Additionally, the periodic reports Fish and Game provides to the committee do not include project expenditures or detailed information on project status. Rather than report the actual expenditures and status of each project as required by law, Fish and Game reports only the amount of funds committed for each project. Moreover, Fish and Game has presented to the committee inaccurate information, including information related to its spending authority. This failure to provide clear information to the committee results in Fish and Game and the committee being less able to recommend appropriate projects to fund and less informed on the status of ongoing projects.
We also identified expenditures that Fish and Game charged inappropriately to the fish stamp account. The law specifying allowable uses of fish stamp revenue is broad, but based on our review of a sample of expenditures, Fish and Game does not ensure that the money is used appropriately. We estimate that during fiscal years 2005-06 through 2007-08, Fish and Game spent more than $201,000 for payroll costs and for goods and services unrelated to fish stamp activities. In addition, we identified an instance in which Fish and Game charged its general fund appropriation for rent that the fish stamp account should have paid. Lastly, Fish and Game did not charge any administrative costs to this account in fiscal years 2003-04 and 2004-05 even though it incurred costs related to the program during those years. Because of Fish and Game's accounting control weaknesses, estimating the amount of administrative costs incurred during that time is difficult; however, at a minimum, Fish and Game incurred costs totaling $18,000 to print the stamps.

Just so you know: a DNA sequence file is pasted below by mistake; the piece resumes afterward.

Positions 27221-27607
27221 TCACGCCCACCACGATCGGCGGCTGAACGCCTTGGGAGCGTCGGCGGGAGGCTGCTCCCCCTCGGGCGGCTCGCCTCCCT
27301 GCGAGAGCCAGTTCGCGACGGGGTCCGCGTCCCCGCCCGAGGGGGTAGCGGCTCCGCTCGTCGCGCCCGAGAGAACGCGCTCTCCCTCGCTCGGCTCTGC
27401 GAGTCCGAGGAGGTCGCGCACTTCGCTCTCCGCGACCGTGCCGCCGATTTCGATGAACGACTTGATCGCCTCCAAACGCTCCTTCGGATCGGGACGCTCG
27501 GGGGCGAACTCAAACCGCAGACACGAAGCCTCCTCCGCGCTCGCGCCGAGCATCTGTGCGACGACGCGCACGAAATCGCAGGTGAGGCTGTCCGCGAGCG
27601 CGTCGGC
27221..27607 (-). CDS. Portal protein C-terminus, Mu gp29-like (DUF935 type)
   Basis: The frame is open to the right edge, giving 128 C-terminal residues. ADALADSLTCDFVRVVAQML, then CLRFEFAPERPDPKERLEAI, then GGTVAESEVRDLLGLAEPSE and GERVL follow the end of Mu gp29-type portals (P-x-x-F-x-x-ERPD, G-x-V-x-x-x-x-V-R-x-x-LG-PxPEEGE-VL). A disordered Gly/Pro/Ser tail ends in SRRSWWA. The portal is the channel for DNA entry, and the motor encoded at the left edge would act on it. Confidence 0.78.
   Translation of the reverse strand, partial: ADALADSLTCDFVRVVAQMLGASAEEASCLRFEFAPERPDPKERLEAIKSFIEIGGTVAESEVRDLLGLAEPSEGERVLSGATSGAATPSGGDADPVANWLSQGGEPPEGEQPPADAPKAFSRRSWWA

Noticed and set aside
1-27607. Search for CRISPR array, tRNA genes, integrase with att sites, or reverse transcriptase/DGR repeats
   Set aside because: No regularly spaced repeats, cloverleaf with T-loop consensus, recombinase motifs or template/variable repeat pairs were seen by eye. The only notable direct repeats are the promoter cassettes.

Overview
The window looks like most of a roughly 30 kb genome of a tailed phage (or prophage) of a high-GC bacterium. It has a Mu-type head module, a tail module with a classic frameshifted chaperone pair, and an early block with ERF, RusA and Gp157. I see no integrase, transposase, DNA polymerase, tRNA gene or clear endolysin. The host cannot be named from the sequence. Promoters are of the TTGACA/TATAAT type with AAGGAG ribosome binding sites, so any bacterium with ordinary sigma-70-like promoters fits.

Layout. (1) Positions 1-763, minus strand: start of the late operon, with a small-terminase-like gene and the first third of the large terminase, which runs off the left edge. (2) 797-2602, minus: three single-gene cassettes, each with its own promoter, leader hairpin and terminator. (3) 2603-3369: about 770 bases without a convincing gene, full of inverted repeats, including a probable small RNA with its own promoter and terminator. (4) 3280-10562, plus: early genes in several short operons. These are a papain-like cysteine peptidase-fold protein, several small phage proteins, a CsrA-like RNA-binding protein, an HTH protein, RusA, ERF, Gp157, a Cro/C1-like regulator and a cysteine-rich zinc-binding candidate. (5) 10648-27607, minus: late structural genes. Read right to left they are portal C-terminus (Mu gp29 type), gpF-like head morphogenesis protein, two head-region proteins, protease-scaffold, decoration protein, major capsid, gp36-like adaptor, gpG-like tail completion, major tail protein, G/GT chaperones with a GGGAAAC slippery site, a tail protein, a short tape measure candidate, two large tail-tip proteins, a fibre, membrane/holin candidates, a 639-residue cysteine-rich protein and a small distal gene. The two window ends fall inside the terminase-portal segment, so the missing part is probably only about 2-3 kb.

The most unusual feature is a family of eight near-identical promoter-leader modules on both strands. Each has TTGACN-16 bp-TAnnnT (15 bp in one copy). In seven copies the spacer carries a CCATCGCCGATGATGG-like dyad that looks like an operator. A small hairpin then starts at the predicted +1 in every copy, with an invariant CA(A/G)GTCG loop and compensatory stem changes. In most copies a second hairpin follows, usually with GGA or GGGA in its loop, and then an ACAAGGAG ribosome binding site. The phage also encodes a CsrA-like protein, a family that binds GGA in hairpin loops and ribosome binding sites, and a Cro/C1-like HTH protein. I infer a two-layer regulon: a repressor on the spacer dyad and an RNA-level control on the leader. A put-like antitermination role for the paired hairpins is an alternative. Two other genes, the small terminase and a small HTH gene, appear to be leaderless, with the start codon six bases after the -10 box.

To ensure that the fish stamp fulfills its intended benefit, Fish and Game should work with the committee to develop a spending plan that focuses on identifying and funding viable projects and on monitoring revenues to assist Fish and Game in effectively using the fish stamp revenues.
To track and report project costs adequately, Fish and Game should do the following:
- Improve the tracking of individual project expenditures by assigning each fish stamp project its own project cost account within the accounting system.